Glengall Grove was named after a major landowner in the Isle of Dogs. Margaret Lauretta, Countess of Glengall was the wife of the 2nd Earl of Glengall. She was the daughter of William Mellish and inherited her father’s considerable estate on the Isle of Dogs in 1834. Many places and buildings on the Island made use of the Glengall name.

One of those was Glengall Road. Glengall Road ran from Westferry Road in the west to Manchester Road in the east, crossing the Millwall Docks. It was renamed Glengall Grove shortly before the Second World War. When road access through Millwall Docks was stopped in 1963, the western half of the road was renamed Tiller Road.

Glengall Road/Grove was probably laid out in the 1850s since it appears first on an 1861 map but not on an 1850 one.

Football club Millwall Rovers’ first ever fixture was held on Glengall Road on 3 October 1885.

Other locations taking the Glengall name included:
- The Glengall Arms. A pub formerly located at 367 Westferry Road.<...
»more


MARCH
14
2019

 

Ainger Road, NW3
Ainger Road lies along the boundary of St John’s Hampstead, a parish which saw rapid development in the nineteenth century. The name commemorates Thomas Ainger, vicar of St John’s from 1841 until his death in 1863, who provided clinics, schools and churches to go with the new houses in the area. Until 1882, this was Windsor Road.

George Pownall was the builder/developer responsible for developing the street. In 1868 Pownall proposed to build several new roads. After building in Albert Park and Oppidans Road, Ainger Road was built in 1869. By 1879, Pownall had built 38 houses, three stables and a workshop.
»read full article


MARCH
12
2019

 

Latymer Upper School
Latymer Upper School is an independent selective grammar school which accepts boys and girls between the ages of 7 and 19. Latymer Upper School was founded by Edward Latymer in 1624. It is coeducational with over 1200 pupils.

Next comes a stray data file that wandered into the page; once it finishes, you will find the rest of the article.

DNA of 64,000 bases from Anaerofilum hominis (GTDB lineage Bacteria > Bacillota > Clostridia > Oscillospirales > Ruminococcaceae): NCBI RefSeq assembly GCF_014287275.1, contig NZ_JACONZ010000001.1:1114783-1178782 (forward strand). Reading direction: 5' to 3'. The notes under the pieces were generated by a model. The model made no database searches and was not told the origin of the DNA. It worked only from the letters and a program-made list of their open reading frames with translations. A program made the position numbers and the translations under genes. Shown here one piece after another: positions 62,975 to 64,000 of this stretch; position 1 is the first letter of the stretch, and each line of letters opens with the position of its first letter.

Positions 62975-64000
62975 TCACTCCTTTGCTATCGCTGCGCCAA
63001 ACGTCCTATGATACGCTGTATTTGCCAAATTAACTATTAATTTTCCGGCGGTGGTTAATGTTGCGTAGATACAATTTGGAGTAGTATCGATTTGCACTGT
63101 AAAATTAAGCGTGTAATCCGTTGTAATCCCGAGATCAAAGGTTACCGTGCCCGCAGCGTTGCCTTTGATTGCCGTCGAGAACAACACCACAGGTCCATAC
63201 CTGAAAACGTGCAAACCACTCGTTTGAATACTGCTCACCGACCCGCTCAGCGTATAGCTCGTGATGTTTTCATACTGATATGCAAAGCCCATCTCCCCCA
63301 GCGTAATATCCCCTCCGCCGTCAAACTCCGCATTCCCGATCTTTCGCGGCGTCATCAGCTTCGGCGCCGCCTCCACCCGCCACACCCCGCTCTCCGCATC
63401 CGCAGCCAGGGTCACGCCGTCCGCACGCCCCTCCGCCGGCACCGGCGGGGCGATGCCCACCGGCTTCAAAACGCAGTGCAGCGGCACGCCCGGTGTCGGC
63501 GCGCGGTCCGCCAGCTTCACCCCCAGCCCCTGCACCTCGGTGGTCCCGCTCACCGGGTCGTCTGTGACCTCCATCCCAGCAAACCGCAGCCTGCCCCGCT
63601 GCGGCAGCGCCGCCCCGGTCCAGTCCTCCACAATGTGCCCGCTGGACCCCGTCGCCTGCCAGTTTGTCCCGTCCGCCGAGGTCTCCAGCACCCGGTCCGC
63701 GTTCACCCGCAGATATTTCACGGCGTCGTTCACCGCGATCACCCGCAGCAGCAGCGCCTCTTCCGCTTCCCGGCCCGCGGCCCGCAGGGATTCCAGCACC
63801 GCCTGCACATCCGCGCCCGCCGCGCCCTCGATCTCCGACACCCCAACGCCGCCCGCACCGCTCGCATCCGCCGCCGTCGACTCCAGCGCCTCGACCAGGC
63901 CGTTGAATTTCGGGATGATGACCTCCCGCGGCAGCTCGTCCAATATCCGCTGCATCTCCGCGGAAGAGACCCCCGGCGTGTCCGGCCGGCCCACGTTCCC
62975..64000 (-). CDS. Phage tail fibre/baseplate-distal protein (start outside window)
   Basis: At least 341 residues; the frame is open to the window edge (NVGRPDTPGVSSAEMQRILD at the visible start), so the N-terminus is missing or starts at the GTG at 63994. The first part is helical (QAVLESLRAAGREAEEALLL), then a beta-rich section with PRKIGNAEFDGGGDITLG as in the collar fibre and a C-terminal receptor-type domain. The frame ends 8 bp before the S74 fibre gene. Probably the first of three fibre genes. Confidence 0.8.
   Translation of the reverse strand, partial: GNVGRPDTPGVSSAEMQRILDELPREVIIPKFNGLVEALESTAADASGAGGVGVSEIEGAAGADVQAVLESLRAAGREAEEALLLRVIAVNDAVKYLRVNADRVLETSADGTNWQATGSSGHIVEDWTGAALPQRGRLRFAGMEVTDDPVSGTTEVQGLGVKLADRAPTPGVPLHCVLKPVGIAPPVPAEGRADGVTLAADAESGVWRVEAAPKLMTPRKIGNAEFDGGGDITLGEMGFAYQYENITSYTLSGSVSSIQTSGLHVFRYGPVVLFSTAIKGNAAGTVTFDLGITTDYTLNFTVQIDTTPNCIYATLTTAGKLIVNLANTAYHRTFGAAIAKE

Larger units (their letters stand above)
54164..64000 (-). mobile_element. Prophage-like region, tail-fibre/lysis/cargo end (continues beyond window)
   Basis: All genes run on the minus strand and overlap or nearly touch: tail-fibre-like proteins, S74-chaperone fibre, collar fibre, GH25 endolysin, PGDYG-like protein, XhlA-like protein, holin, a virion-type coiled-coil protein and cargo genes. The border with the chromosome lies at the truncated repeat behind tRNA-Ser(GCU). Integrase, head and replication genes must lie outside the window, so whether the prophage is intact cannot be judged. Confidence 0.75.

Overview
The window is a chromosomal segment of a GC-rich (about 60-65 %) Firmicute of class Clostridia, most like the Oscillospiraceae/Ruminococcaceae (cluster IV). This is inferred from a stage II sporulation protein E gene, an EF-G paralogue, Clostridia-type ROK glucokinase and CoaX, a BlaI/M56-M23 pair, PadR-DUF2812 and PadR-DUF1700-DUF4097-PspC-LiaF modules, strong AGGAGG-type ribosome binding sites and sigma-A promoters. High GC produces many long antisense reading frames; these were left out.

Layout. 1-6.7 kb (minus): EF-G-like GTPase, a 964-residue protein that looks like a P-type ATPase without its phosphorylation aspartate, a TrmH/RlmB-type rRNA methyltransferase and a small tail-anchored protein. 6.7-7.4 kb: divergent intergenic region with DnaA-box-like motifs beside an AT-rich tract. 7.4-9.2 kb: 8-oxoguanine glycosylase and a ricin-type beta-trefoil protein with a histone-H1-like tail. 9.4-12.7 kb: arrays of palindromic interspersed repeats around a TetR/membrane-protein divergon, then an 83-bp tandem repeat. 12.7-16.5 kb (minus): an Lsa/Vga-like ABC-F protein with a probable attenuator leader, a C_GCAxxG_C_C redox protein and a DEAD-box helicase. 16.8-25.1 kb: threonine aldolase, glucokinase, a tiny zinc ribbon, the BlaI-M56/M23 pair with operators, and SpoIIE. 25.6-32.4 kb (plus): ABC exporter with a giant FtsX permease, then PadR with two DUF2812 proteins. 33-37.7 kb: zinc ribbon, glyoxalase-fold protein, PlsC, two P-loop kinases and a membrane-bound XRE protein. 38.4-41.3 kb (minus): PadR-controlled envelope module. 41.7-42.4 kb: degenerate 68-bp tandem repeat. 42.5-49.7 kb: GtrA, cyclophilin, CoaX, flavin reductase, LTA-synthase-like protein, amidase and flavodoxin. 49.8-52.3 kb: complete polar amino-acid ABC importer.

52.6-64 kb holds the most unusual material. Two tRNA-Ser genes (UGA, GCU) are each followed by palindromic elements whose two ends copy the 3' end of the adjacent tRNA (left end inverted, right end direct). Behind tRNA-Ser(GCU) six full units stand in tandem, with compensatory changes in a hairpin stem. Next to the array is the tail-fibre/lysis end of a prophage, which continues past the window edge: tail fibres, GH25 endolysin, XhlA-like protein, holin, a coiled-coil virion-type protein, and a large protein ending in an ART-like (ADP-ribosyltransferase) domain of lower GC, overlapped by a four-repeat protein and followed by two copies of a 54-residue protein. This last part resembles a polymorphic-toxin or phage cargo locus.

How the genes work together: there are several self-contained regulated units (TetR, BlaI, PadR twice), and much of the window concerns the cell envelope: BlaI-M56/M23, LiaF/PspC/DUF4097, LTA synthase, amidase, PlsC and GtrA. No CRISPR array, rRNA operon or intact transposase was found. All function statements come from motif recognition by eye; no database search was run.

Edward Latymer, a wealthy lawyer and puritan, left part of his wealth for the clothing and education of “eight poore boyes” from Hammersmith. In 1657, a parochial charity school was set up and was rebuilt in 1755. A new facility was built on what is now King Street in Hammersmith in 1863, and was replaced in 1890 with a new building between King Street and the Thames. This structure persists to the present day as the core of the Upper School. The site also includes Latymer Prep School, which takes pupils aged 7 to 11.

The school became fully private in 1975 after being a direct grant school. The Sixth Form has been co-educational since 1996, and in 2004 the main school started to become co-educational.
»read full article


MARCH
10
2019

 

Lower Marsh Market
Lower Marsh Market is in the Waterloo area of London. Lower Marsh Market and a variety of vintage shops, pubs, bookshops, art galleries, independent coffee spaces and a variety of restaurants featuring food from many ethnic origins.

In 2015, the market was reported as having 77 stalls.

»read full article


MARCH
9
2019

 

Television Centre
Television Centre is a complex in White City that was the headquarters of BBC Television between 1960 and 2013. The first BBC staff moved into the Scenery Block in 1953, and the centre was officially opened on 29 June 1960. Parts of the building are Grade II listed.

It was announced in 2010 that the BBC would cease broadcasting from Television Centre in 2013. Property developers Stanhope plc bought the complex for £200 million.
»read full article


MARCH
7
2019

 

St Luke’s Hospital for Lunatics
St Luke’s Hospital for Lunatics was founded in London in 1751 for the treatment of incurable pauper lunatics by a group of philanthropists. It was London’s second public institution in London created to look after mentally ill people, after the Hospital of St Mary of Bethlem (Bedlam), founded in 1246.